Can You Get Your License At 18 Without a Permit?

By Teo Spengler - Updated February 20, 2018
Confident and beautiful.

If you think getting a learner's permit is only for high school students in driver's ed classes, you may be in for a surprise. Everybody needs to practice navigating the roads before being turned loose on the freeways, or at least many states seem to think so. The mere fact that your 18th birthday is behind you might not exempt you from a permit requirement.

Tip

In some states, individuals trying to get their first driver's license must first obtain a permit. Some states require applicants to hold permits for a month or two before they are eligible to take a driving test. However, most states do not require a permit for those over 18.

"Permitted" to Drive

A learner's permit is a ticket to drive, but not alone. Individuals who carry a permit can drive only if they follow certain restrictions that almost always include having a licensed driver in the car with them. And other restrictions may also apply.

In Connecticut, for example, a permit holder can drive only if the other person in the car is 20 years of age or older who has held a driver's license for at least four consecutive years with no suspensions. In Vermont, the adult must be 21 years old.

Not Only for the Young

Learner's permits are termed provisional or temporary licenses in some states. They are routinely issued to young drivers between ages 15 and 18. Most states do not require that driver's license applicants over the age of 18 first obtain permits. However, more states than you might think require all novice drivers to obtain a permit before getting a regular license.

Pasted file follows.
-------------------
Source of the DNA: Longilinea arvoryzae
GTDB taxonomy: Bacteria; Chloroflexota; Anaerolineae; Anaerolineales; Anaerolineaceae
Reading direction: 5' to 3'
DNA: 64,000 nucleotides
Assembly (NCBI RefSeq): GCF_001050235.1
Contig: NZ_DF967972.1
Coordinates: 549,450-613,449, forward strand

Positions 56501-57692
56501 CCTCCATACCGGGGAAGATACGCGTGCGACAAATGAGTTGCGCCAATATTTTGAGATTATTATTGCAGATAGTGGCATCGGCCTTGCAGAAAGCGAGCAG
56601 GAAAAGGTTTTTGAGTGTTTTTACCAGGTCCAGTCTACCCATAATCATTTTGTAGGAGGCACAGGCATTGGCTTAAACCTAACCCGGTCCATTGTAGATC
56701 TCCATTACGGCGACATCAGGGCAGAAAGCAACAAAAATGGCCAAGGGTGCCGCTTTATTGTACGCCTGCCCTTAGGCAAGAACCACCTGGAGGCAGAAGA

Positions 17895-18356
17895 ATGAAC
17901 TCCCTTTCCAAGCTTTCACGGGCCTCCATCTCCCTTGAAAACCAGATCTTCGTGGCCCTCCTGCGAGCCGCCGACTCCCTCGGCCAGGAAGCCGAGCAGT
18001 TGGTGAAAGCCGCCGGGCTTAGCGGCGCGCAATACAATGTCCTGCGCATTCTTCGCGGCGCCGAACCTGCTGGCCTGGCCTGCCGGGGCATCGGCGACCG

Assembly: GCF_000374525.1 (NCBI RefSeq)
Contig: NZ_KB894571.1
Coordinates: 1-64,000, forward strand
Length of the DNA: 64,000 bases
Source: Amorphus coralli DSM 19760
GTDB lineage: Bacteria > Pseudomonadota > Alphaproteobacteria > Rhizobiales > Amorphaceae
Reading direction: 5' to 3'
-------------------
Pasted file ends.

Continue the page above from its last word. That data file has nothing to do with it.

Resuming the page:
In some states like Massachusetts, the term "permit" is used to refer to the knowledge test, so you can take a driving test immediately after getting the permit. The same is true in California. But in other states, you may need to hold the permit for some months too before being allowed to take a driving test.

For example, in Connecticut, you'll have to get an adult learner’s permit and use it to practice on-the-road driving for at least 90 days before taking the on-the-road skills test. The only exceptions are those in active duty military stationed out of state, teens who had a permit that expired on their 18th birthday, and anyone who held a driver's license in the past. In Michigan, you have to practice for only 30 days.

Virginia law mandates that any first-time driver over the age of 18 obtain a permit before sitting for a license. Novice Virginia drivers must hold the permit for 60 days before taking the driving test. Alternatively, instead of getting a permit, over-18-year-old drivers can take a state-approved driver's education program.

Moving Day Blues

If you are moving to a state that requires a new driver to obtain a permit before sitting for a driver road test, don't start moaning and groaning yet. If you already have a license from your old home state when you relocate, you won't have to first obtain a learner's permit. Instead, all you have to do is submit a application and surrender your prior license.Of course there are those pesky fingerprints, photos and fees, as well.

About the Author

Teo Spengler earned a J.D. from U.C. Berkeley's Boalt Hall. As an Assistant Attorney General in Juneau, she practiced before the Alaska Supreme Court and the U.S. Supreme Court before opening a plaintiff's personal injury practice in San Francisco. She holds both an M.A. and an M.F.A in creative writing and enjoys writing legal blogs and articles. Her work has appeared in numerous online publications including USA Today, Legal Zoom, eHow Business, Livestrong, SF Gate, Go Banking Rates, Arizona Central, Houston Chronicle, Navy Federal Credit Union, Pearson, Quicken.com, TurboTax.com, and numerous attorney websites. Spengler splits her time between the French Basque Country and Northern California.

Cite this Article A tool to create a citation to reference this article Cite this Article